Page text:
The diagnosis of PE is based primarily on validated clinical criteria combined with selective testing because the typical clinical presentation (shortness of breath, chest pain) cannot be definitively differentiated from other causes of chest pain and shortness of breath. The decision to do medical imaging is usually based on clinical grounds, i.e. the medical history, symptoms and findings on physical examination, followed by an assessment of clinical probability.
The most commonly used method to predict clinical probability, the Wells score, is a clinical prediction rule, whose use is complicated by multiple versions being available. In 1995, Wells et al. initially developed a prediction rule (based on a literature search) to predict the likelihood of PE, based on clinical criteria. The prediction rule was revised in 1998 This prediction rule was further revised when simplified during a validation by Wells et al. in 2000. In the 2000 publication, Wells proposed two different scoring systems using cutoffs of 2 or 4 with the same prediction rule. In 2001, Wells published results using the more conservative cutoff of 2 to create three categories. An additional version, the “modified extended version”, using the more recent cutoff of 2 but including findings from Wells’s initial studies were proposed. Most recently, a further study reverted to Wells’s earlier use of a cutoff of 4 points to create only two categories.
There are additional prediction rules for PE, such as the Geneva rule. More importantly, the use of any rule is associated with reduction in recurrent thromboembolism.
The Wells score:–
*Clinically suspected DVT – 3.0 points
*Alternative diagnosis is less likely than PE – 3.0 points
*Tachycardia – 1.5 points
*Immobilization/surgery in previous four weeks – 1.5 points
*History of DVT or PE – 1.5 points
*Hemoptysis – 1.0 points
*Malignancy (treatment for within 6 months, palliative) – 1.0 points
*Score >6.0 – High (probability 59% based on pooled data)
*Score 2.0 to 6.0 – Moderate (probability 29% based on pooled data)
*Score <2.0 – Low (probability 15% based on pooled data)
*Score > 4 – PE likely. Consider diagnostic imaging.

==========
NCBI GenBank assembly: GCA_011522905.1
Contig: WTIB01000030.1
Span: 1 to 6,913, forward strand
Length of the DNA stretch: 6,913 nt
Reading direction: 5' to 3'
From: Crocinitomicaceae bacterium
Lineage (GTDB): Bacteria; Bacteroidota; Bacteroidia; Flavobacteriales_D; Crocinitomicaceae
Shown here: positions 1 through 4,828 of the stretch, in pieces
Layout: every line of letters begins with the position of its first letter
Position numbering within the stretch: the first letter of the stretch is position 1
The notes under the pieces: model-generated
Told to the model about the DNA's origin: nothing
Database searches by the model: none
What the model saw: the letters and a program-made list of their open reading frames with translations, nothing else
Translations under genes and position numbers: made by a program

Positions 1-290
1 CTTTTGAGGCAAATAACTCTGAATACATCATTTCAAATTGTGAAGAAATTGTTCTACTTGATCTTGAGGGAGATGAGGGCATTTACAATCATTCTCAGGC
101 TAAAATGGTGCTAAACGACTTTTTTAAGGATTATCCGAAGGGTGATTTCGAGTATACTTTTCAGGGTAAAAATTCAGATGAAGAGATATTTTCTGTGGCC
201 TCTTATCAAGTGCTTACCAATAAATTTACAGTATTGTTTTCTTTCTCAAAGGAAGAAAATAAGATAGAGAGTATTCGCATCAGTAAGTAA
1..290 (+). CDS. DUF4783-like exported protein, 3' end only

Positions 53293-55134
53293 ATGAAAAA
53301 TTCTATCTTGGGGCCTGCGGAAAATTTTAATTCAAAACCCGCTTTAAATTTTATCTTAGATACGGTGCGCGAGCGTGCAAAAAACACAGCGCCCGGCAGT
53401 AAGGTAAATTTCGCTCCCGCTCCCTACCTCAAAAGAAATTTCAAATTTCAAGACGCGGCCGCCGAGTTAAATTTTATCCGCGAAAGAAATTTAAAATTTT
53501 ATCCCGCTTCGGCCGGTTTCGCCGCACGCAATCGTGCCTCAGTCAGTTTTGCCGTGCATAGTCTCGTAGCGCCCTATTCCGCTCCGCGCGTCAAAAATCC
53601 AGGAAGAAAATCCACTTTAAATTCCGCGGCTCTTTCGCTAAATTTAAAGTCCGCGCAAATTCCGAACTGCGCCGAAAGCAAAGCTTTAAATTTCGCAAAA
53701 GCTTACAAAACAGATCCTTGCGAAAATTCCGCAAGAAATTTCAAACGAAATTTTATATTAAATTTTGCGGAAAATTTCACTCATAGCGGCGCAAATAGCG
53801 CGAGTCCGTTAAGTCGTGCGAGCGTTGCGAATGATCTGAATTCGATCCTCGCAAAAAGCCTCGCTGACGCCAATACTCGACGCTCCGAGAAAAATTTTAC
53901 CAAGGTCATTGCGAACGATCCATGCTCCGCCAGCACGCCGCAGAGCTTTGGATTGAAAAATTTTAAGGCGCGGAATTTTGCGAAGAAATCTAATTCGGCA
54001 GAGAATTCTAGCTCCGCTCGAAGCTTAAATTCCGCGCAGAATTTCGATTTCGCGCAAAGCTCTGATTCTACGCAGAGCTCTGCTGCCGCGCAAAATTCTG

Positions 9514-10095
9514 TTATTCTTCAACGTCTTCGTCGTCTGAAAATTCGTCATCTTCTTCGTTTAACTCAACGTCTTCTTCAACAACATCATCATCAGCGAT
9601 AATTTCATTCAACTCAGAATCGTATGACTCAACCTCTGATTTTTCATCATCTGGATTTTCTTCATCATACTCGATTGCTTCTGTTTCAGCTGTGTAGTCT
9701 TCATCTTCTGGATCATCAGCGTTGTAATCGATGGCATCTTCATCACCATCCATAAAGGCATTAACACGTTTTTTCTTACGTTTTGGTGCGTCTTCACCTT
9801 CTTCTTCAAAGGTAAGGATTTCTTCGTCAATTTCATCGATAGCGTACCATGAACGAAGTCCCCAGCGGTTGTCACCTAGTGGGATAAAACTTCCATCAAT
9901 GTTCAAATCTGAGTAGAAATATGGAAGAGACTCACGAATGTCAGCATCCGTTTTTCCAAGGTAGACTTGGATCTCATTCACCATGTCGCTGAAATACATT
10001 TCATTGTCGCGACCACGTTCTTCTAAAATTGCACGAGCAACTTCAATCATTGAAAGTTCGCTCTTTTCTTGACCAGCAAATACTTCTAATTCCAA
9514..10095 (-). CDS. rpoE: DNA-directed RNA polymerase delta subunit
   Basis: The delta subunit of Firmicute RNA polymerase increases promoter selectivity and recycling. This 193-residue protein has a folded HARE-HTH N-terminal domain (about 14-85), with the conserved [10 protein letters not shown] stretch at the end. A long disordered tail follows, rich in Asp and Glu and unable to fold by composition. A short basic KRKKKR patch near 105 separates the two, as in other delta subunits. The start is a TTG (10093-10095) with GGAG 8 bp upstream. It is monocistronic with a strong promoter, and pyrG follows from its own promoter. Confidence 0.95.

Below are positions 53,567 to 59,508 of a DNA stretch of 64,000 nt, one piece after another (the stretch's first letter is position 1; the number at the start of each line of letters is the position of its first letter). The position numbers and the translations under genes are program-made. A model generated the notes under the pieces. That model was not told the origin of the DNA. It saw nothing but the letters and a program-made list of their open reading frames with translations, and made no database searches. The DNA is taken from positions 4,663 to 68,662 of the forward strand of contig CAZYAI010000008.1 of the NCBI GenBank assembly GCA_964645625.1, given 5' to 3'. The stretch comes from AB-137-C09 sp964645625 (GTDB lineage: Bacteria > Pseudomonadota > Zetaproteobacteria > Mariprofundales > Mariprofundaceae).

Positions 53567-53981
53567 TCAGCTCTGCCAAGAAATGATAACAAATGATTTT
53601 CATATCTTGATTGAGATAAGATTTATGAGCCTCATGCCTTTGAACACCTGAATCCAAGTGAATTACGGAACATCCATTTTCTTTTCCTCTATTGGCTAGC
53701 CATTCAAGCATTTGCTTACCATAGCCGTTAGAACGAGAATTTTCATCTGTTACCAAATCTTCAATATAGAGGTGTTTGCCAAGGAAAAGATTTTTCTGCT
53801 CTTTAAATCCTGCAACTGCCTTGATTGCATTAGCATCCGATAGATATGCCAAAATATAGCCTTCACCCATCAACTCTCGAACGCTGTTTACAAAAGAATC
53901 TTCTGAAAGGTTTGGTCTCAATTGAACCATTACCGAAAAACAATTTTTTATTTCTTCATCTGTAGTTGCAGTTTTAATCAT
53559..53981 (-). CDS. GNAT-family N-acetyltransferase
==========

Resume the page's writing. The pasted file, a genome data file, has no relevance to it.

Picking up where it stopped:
*Score 4 or less – PE unlikely. Consider D-dimer to rule out PE.
In low/moderate suspicion of PE, a normal D-dimer level (shown in a blood test) is enough to exclude the possibility of thrombotic PE.
When a PE is being suspected, a number of blood tests are done, in order to exclude important secondary causes of PE. This includes a full blood count, clotting status (PT, APTT, TT), and some screening tests (erythrocyte sedimentation rate, renal function, liver enzymes, electrolytes). If one of these is abnormal, further investigations might be warranted.
CT pulmonary angiography (CTPA) is a pulmonary angiogram obtained using computed tomography (CT) with radiocontrast rather than right heart catheterization. Its advantages are clinical equivalence, its non-invasive nature, its greater availability to patients, and the possibility of identifying other lung disorders from the differential diagnosis in case there is no pulmonary embolism. Assessing the accuracy of CT pulmonary angiography is hindered by the rapid changes in the number of rows of detectors available in multidetector CT (MDCT) machines. A study with a mixture of 4 slice and 16 slice scanners reported a sensitivity of 83% and a specificity of 96%. This study noted that additional testing is necessary when the clinical probability is inconsistent with the imaging results. CTPA is non-inferior to VQ scanning, and identifies more emboli (without necessarily improving the outcome) compared to VQ scanning